The George Cafe [was] a wonderful venue near the Severn





The blogpost in italics below was created nearly a year ago. It heralded my first exhibition of the panoramic riverscape charcoal drawings, depicting both sides of the Severn. The opening night was shared with a farOpen exhibition, set up by a group of forest-based artists. It was a lovely evening both weather-wise and celebration-wise. Apparently we attracted more people at the private view than ever before. The George was the perfect venue for this – a summers evening, the courtyard garden looking lovely, the friendly staff making it special, crowded with people chattering.

farOpen had blossomed from a start-up group of around fifteen artists wishing to deliver open studio events. It has grown to over seventy members and the farOpen Studios runs Saturday 7 July until Sunday 15 July this year. 

My own practice had established itself again, after a long gap of non-making. All was well.

The George closed only last week, less than  a year later.

In the whole of the forest there are very few gallery outlets, Taurus and The George, both Camphill Trust venues, were the main/only ones along the Severnside area, where artists could exhibit and sell art.

This isn’t just a loss to the art sector, it is a loss to the local community. The George hosted many groups, local residents of all ages popped in and out for coffee and cakes. The majority of the food was made within the Camphill Trust and many items on the menu were locally sourced. People held meetings there, The George choir was born there. There were once art classes upstairs, performances, talks, music (there was a baby grand upstairs). The residents of The Grange and Oaklands worked in the cafe and were always charming and good company. They in turn enjoyed interactions with the public and families. There was a weavery, a room bulging with huge looms and baskets of hand died wools.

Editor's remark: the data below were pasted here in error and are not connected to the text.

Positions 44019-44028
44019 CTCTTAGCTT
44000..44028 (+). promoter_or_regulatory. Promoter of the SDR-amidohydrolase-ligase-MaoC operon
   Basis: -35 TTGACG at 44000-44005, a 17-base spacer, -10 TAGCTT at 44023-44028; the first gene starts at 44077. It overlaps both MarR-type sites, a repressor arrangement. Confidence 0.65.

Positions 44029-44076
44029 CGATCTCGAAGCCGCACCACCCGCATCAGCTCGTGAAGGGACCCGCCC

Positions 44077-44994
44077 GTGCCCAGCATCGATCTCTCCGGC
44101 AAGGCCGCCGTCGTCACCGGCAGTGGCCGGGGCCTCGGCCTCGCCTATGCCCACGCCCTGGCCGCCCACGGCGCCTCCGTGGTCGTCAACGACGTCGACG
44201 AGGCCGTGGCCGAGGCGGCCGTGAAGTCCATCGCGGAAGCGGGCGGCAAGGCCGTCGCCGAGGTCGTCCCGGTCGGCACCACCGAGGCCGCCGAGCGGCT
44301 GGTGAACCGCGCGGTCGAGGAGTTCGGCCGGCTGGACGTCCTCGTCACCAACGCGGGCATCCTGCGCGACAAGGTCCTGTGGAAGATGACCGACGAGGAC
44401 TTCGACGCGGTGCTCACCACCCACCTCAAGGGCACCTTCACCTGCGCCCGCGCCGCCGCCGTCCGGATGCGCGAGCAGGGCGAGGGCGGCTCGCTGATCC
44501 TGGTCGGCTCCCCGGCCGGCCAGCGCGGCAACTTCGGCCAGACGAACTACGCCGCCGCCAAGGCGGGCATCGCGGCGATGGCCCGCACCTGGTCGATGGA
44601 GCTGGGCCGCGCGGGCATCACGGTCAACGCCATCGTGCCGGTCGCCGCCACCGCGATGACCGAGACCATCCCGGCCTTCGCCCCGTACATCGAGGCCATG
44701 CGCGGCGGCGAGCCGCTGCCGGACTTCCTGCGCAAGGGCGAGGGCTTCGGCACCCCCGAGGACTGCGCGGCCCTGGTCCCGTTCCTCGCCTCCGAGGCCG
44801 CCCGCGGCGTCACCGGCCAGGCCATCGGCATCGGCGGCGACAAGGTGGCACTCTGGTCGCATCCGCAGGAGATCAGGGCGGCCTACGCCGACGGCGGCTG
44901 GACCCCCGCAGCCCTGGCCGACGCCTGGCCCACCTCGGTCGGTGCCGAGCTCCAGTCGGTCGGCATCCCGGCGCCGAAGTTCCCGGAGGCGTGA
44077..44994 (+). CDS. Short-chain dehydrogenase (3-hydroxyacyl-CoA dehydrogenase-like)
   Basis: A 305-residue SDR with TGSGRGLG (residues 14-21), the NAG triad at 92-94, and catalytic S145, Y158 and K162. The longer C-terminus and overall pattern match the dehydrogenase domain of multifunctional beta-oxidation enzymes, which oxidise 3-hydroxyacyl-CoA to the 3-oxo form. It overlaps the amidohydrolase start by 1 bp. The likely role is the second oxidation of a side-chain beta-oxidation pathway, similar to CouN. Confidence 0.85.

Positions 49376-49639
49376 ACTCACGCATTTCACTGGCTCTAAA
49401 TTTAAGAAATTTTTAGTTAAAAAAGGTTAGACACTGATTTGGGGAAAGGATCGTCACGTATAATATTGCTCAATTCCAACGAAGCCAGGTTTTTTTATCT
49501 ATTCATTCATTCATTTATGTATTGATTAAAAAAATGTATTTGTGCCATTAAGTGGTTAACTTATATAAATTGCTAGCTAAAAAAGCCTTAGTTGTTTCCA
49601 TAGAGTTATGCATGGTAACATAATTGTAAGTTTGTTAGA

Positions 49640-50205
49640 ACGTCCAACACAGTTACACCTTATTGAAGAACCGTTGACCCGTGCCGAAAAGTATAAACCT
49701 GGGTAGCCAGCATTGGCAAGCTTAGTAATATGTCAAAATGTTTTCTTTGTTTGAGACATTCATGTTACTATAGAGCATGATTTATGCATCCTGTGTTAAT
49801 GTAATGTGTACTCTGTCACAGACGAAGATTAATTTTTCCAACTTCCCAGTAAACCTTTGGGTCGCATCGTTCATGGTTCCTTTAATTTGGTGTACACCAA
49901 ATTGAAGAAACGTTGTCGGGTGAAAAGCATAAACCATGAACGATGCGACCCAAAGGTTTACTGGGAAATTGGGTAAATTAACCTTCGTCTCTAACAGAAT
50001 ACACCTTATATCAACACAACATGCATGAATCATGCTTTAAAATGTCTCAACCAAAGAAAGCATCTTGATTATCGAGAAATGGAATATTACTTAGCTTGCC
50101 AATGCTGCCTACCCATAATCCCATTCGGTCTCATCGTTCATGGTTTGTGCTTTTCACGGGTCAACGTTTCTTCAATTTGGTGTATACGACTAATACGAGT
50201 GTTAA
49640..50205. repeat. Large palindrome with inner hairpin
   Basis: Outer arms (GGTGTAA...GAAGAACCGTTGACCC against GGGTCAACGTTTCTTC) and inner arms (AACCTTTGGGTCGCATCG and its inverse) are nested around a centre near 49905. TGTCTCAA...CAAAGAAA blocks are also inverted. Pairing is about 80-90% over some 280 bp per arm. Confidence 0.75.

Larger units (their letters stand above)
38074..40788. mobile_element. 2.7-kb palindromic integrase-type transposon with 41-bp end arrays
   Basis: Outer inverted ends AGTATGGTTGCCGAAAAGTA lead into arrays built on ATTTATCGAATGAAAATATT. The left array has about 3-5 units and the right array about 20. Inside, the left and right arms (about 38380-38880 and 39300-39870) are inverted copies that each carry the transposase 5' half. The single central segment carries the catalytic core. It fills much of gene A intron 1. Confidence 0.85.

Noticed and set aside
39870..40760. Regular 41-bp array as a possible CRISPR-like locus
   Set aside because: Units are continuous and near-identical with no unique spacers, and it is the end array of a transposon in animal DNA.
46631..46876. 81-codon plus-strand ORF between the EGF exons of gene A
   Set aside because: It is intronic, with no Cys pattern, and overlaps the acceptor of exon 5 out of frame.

Later, the upstairs room was given over to exhibition space, after the wonderful bookstore was removed (it was downstairs in a dedicated space ten years ago, then moved upstairs only to be, eventually, dismantled)

The opening hours gradually reduced. The staff were always lovely.

There are many reasons for its closure and this blogpost is here to celebrate what it was, and how much it is already missed, not critique its viability.  There are still some fantastic shops and businesses here (I shan’t refer to each one as the list is long), but no other cafes, bar the Armoury Hall coffee mornings, which are a weekly delight. Hopefully the ethos of social enterprise will help to keep safe the thriving village that we know and love.

There are many people who would like to see something similar to The George in its place, only time will tell if this is possible. 

Meanwhile, support the village, keep coming and enjoying what is here, and consider whether you are prepared to put in some work to help it flourish again.  If you are, join the ReNewnham Facebook Group and be part of that conversation.

p.s. If you want to see more of my art, including 360 degree works, go here

June 2017

Here are a few photos of the drawings in situ. It is important to me that these works are shown on both sides of the river. If you have any suggestions about where they could be hung, or wish to host one or more, get in touch. Ideally they need to be seen near one of the places depicted. 

For example, a very kind friend who lives on the Sharpness Canal at Purton has offered to host a pop-up in her home. We’re aiming for the August Bank Holiday weekend, so do note that in your diary. Details to follow. 

I’ve always created work and produced projects in non-gallery locations, so am keen to use unusual locations as well as walls!

There’s two weeks left in The George. Here’re are a few pics of them there.

Published by carolyn black

I'm an artist and also commission contemporary art in unusual locations. As a producer, I fundraise, curate, project manage and deliver projects. I'm also a writer and film-maker.

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